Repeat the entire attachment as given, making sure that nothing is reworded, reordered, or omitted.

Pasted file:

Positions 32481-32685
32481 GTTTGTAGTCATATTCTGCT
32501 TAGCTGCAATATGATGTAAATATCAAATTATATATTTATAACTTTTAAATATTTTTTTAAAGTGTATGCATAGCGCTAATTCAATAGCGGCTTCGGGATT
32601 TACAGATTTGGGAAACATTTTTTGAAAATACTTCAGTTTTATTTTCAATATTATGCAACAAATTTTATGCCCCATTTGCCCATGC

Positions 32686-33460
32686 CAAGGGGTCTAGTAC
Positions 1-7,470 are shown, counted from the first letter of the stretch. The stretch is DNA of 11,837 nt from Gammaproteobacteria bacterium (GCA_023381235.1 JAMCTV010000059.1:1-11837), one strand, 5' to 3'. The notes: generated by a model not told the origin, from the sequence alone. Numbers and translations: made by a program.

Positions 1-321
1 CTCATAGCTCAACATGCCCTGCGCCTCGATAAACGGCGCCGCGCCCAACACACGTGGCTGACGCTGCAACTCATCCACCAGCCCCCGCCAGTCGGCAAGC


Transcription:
Positions 32481-32685
32481 GTTTGTAGTCATATTCTGCT
32501 TAGCTGCAATATGATGTAAATATCAAATTATATATTTATAACTTTTAAATATTTTTTTAAAGTGTATGCATAGCGCTAATTCAATAGCGGCTTCGGGATT
32601 TACAGATTTGGGAAACATTTTTTGAAAATACTTCAGTTTTATTTTCAATATTATGCAACAAATTTTATGCCCCATTTGCCCATGC

Positions 32686-33460
32686 CAAGGGGTCTAGTAC
Positions 1-7,470 are shown, counted from the first letter of the stretch. The stretch is DNA of 11,837 nt from Gammaproteobacteria bacterium (GCA_023381235.1 JAMCTV010000059.1:1-11837), one strand, 5' to 3'. The notes: generated by a model not told the origin, from the sequence alone. Numbers and translations: made by a program.

Positions 1-321
1 CTCATAGCTCAACATGCCCTGCGCCTCGATAAACGGCGCCGCGCCCAACACACGTGGCTGACGCTGCAACTCATCCACCAGCCCCCGCCAGTCGGCAAGC